Motivation is the word on everyone’s lips right now, at its fundamental core, as the world becomes a peculiar place and boredom and monotony sets in, removing us from the from the initial novelty factor how do we help our children and teenagers (as well as ourselves) to get motivated, and most importantly, is that even what we need? What is motivation? Motivation is defined as: “a reason or reasons for acting or behaving in a particular way”. Motivation can be intrinsic – coming from us, where we have a personal motivation to achieve something or extrinsic – where we do something because we are told to, or there is a reward for it e.g. money, success It indicates that we have a desire, or purpose which drives us to get things done. But, how does that fare in a pandemic? When we have countless days ahead of us? No…

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Supporting Separation Anxiety in Older Children

Posted by | Adventures of Brian, anxiety, Children's Therapy, confidence, self-esteem, sensitive children, separation anxiety, Stress | No Comments

In many cases, people can forget that older children can be as prone to separation anxiety as younger children and toddlers. In fact, as the years tick by, as a therapist, I see more and more children experiencing separation anxiety. What does it look like? In its simplest terms, separation anxiety, is when a child, teen or an adult is scared/afraid to be away from a particular person. Albeit a parent, guardian, partner or a pet. The concept of being apart from them creates severe anxiety. This can include physical and emotional symptoms: Headaches Stomach aches Crying / distress Begging or pleading not to leave Screaming Panic (inc. shaking, hiding) Retching or being sick Fear of leaving the significant person A fear that something ‘bad’ will happen if they are not with them A fear of being alone Refusal to sleep alone Refusal to sleep away from home / away…

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Teens, mental health timelines and cabin fever (How to cope)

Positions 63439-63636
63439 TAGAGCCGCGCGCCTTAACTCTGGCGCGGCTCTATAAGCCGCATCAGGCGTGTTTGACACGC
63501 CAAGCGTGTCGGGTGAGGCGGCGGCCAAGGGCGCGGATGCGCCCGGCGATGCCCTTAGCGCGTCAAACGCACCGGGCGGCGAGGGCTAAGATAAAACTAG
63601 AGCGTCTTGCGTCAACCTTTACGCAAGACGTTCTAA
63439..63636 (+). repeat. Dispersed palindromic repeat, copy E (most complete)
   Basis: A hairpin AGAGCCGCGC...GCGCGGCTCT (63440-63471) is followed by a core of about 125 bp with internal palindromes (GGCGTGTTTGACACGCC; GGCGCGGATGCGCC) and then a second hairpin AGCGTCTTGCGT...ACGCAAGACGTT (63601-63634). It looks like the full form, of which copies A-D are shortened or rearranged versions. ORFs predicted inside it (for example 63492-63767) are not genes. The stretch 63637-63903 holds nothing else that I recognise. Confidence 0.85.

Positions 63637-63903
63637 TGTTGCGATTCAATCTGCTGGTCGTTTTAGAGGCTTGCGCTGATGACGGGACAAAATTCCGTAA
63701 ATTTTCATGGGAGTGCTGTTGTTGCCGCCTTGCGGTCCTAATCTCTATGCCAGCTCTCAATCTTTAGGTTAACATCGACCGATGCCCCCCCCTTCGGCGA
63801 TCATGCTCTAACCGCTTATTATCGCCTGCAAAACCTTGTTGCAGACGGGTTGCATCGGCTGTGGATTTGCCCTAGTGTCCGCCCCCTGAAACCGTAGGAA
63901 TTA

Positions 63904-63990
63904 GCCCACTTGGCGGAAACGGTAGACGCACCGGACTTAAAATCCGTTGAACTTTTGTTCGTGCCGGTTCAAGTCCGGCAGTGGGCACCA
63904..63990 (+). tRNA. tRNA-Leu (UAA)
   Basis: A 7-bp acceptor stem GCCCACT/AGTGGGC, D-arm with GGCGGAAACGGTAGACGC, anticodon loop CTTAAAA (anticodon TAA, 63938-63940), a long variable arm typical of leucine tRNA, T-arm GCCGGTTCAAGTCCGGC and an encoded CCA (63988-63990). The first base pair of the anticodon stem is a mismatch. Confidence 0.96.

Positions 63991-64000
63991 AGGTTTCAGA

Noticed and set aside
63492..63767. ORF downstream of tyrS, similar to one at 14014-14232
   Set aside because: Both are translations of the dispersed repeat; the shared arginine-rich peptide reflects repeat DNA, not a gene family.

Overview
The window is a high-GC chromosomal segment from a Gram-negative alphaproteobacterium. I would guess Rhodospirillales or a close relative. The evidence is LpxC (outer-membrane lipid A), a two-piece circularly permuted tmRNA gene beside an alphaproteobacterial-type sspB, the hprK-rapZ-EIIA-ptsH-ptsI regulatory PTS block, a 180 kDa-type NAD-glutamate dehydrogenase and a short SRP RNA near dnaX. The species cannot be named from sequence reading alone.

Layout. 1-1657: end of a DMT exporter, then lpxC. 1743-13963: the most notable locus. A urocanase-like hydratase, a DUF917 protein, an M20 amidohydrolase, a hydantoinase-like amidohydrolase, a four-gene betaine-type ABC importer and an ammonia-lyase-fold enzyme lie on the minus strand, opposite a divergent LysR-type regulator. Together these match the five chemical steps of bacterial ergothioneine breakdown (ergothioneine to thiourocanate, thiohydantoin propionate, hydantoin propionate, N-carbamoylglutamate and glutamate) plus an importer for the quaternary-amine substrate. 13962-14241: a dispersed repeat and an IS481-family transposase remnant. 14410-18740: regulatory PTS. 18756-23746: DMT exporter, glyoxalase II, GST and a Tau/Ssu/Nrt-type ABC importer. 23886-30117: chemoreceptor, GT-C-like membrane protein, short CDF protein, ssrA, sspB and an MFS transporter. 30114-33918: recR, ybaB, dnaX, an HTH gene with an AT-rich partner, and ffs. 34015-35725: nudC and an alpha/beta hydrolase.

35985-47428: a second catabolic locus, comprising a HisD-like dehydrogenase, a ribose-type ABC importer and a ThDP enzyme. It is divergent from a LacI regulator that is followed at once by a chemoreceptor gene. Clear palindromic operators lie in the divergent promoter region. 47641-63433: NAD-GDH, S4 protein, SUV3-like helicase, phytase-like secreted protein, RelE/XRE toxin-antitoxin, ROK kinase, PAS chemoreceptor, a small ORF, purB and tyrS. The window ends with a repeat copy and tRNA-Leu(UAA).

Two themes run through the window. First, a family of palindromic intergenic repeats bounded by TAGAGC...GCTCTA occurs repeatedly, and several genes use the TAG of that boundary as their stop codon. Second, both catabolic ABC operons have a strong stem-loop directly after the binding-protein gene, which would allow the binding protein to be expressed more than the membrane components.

Posted by | anxiety, boredom, child therapy, confidence, depression, low mood, self-belief, Stress, Teenagers, trauma | No Comments

Over the last week, I have spoken to more teens and parents who are experiencing the impact of the emotions rollercoaster created by cabin fever. This can include feelings of: Increased anxiety Decreased mood Heightened frustration Increased feelings of being trapped Increased feelings of anger, annoyance and irritability The realities of cabin fever, are that many of us are feeling exhausted, trapped and annoyed right now, and the quicker we put in place constructive systems to help us manage the feelings and build our resilience that better the outcomes for our mental health. Some early signs that we need to be aware of, that may indicate your teen (or you) is beginning to struggle are: Sleeping more – or using sleep to avoid things Motivation has dropped Avoidance of activities, interactions or learning Increased screen time Use of electronics to avoid, distract or escape Increased or decreased eating habits Less…

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5 factors that slow down results after a Hypnotherapy Gastric Band

Posted by | anxiety, BWRT, Children's Therapy, hypnotherapy, hypnotherapy gastric band, Responsive Therapy, Stress, Testimonials, Uncategorised, Weight Loss | No Comments